The short answer seems to be... surprisingly... oui!
But before we dive into this, the results of our mini-survey are back. And it's pretty clear that people prefer having the second day to work on the Challenge. So I'll shift to this plan for a while, see how it goes. Challenge on Wednesday, and then maybe commentary on what I'm seeing on Thursday, with the answer on Friday. Sound good?
Back to the program.
This Challenge question just came up in conversation, and without thinking about it too much I thought it might be a good SearchResearch question because (I was thinking) it's in another language / culture, and there's probably no simple, definitive way to answer it. (I was just betting that Wikipedia wouldn't answer it outright.)
But I didn't count on the question being ambiguous. As Ramón first pointed out in the comment stream, there have been lights on the Tower going all the way back to the time it was built. Those were arc lights (which is a lot like the light generated by an electric welding rig--brilliant, dazzling, too much to look at).
I'd just been thinking about the latest installation. As you see in the photograph, there are actually two lighting systems on the Eiffel Tower. There's a rotating beacon that cycles around once every 30 seconds, and then a shimmering set of strobes that fire randomly (those are the little white dots you see on the Tower). You can check out the video below (which I didn't take) to get the effect.
So I guess my question really breaks down into (a) What did Parisians think of ANY lighting scheme, beginning with the first lighting setup from 1889, when the Tower was completed? And (b) When the strobes were added to the Eiffel Tower, how did they react to THAT?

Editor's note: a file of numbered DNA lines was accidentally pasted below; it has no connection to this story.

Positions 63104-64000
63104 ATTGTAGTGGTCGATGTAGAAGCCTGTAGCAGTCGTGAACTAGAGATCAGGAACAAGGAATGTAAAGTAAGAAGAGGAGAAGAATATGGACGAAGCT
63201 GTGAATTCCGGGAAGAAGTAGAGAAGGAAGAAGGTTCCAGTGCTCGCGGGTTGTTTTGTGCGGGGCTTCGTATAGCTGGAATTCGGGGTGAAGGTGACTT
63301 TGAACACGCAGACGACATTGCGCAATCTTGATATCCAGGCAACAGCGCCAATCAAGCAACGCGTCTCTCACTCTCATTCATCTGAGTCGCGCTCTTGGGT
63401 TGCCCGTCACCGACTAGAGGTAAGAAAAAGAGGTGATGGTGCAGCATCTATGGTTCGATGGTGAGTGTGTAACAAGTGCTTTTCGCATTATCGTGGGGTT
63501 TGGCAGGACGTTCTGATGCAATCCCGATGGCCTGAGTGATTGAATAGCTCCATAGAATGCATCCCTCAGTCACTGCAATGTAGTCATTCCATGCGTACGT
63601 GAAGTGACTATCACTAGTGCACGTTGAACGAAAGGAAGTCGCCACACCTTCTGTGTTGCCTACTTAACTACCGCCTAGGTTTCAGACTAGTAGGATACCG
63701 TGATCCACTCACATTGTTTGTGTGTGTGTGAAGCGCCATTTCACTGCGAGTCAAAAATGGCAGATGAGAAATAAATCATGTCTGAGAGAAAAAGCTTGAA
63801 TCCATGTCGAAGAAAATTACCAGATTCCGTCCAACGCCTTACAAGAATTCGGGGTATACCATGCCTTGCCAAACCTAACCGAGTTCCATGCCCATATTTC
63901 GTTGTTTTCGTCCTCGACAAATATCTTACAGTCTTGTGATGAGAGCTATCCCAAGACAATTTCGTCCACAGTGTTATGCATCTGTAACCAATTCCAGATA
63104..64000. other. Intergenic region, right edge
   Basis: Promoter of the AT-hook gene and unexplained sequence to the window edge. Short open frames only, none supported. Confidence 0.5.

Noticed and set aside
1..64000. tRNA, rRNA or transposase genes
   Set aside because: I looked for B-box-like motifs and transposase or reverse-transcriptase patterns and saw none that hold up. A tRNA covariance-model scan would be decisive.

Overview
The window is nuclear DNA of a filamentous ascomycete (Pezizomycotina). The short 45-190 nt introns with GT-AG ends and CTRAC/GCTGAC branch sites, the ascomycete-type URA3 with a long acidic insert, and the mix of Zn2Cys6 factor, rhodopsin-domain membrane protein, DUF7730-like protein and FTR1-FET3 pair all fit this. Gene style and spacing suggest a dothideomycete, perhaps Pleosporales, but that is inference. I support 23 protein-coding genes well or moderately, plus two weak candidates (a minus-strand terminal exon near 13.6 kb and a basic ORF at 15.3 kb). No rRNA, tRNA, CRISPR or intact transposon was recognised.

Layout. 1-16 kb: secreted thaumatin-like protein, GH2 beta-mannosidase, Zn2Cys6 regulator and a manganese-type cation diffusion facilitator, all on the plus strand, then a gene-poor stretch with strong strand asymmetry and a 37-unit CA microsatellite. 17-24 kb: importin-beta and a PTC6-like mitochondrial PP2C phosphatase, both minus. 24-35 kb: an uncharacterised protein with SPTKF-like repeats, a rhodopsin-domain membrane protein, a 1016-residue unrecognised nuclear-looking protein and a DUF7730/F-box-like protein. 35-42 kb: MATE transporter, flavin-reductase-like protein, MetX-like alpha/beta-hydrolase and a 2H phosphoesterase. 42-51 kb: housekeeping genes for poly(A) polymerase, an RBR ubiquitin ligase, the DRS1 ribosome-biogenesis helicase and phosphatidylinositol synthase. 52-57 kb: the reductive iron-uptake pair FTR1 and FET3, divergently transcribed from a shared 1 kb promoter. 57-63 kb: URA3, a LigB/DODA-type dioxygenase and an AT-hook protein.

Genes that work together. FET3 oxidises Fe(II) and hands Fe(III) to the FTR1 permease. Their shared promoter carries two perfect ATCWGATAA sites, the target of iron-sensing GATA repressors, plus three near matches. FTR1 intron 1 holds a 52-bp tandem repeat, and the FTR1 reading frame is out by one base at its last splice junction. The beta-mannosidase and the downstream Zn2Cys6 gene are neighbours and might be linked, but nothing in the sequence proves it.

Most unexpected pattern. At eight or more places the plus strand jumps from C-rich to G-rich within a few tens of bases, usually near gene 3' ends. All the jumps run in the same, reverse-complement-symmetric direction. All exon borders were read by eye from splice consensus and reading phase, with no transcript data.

What I did...
I started very much as Rosemary did:
[paris newspaper tour eiffel lights OR lumière ]
That's when I read the Wikipedia article. And THAT's when I found out that it's always had lights... As the Wikipedia article says: "After dark the tower was lit by hundreds of gas lamps and a beacon sending out out three beams of red, white and blue light using two mobile projectors mounted on a circular rail..."
So what I thought was new, was, in fact, as old as the Tower itself. That put a very different spin onto the question!
But it was public reaction that I was interested in. So I thought I'd search for the time when the strobes started up, and also for public reaction when the regular lights began in 1889.
So I tried:
[ public reaction lighting Eiffel Tower ]
(I dropped the lumière part because it had been around so long that I figured it would be covered in English.)
I ended up then thinking that perhaps the FRENCH language version of the Wikipedia page would have something. And while it gave more background (that's NOT in the English version!) on the history of illumination, there wasn't much controversy mentioned.
Learned from http://fr.wikipedia.org/wiki/Tour_Eiffel (in a Google translation):
"As early as 1888, even before its completion, fireworks were fired from the second floor, and even now, it is the place of rendezvous for every Parisian French national holiday .
In 1889, and at first, the lighting of the tower are using 10,000 gaslights , but when the 1900 Universal Exhibition , held in Paris , they make electricity.
In 1925, André Citroën installed a huge advertising light for its brand, ranging in height. Illuminations by 250,000 bulbs in six colors are nine tables, the latter being the name "Citroën" lettering with a stylized version of Art Deco. It remains in place until 1933 that the town has multiplied by six the tax in 1926.
In 1937, for the International Exhibition of Applied Arts, André Granet new lighting designs highlighting the lace structure of the tower."